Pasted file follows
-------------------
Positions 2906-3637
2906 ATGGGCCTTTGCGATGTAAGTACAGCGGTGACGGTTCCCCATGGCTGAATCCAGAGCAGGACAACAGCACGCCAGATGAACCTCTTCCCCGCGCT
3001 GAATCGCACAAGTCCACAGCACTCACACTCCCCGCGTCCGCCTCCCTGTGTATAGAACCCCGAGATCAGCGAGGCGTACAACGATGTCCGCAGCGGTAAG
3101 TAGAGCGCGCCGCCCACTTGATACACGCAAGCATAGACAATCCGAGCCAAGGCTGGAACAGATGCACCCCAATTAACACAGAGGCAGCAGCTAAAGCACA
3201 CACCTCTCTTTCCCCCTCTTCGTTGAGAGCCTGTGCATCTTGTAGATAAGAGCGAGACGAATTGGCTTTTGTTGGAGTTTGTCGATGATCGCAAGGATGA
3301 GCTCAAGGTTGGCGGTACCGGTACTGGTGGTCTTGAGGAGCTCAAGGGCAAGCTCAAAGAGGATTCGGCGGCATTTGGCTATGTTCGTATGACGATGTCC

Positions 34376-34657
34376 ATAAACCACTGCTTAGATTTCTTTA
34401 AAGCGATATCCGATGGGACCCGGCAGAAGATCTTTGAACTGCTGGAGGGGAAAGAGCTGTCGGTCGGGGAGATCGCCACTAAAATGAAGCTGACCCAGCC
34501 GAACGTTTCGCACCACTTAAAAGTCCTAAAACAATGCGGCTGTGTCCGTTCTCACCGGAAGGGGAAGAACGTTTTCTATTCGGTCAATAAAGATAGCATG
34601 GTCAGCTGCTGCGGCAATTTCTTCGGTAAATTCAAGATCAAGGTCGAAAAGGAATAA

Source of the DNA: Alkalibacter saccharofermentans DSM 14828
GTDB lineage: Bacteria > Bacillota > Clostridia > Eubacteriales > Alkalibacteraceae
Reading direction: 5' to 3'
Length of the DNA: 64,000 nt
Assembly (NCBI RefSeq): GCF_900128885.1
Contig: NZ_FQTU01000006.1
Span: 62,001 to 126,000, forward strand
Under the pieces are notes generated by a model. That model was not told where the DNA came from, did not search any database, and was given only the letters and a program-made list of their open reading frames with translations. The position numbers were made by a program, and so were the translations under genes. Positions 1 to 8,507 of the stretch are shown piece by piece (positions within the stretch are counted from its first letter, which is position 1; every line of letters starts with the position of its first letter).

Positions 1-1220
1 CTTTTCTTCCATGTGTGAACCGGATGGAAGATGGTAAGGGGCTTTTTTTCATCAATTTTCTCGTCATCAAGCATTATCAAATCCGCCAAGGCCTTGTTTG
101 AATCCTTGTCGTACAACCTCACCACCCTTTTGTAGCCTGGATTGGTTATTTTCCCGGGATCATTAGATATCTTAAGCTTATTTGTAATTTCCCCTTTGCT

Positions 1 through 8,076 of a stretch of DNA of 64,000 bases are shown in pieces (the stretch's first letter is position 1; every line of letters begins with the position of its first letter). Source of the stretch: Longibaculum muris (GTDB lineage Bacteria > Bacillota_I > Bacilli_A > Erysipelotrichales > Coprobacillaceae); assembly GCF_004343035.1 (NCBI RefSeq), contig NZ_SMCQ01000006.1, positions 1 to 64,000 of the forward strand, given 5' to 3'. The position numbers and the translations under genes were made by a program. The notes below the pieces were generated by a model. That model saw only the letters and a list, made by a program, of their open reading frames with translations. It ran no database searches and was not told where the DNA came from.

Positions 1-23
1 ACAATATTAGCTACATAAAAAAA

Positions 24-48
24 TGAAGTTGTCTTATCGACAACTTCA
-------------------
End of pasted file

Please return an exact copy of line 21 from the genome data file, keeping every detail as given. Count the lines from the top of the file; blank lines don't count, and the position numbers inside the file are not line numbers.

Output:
1 CTTTTCTTCCATGTGTGAACCGGATGGAAGATGGTAAGGGGCTTTTTTTCATCAATTTTCTCGTCATCAAGCATTATCAAATCCGCCAAGGCCTTGTTTG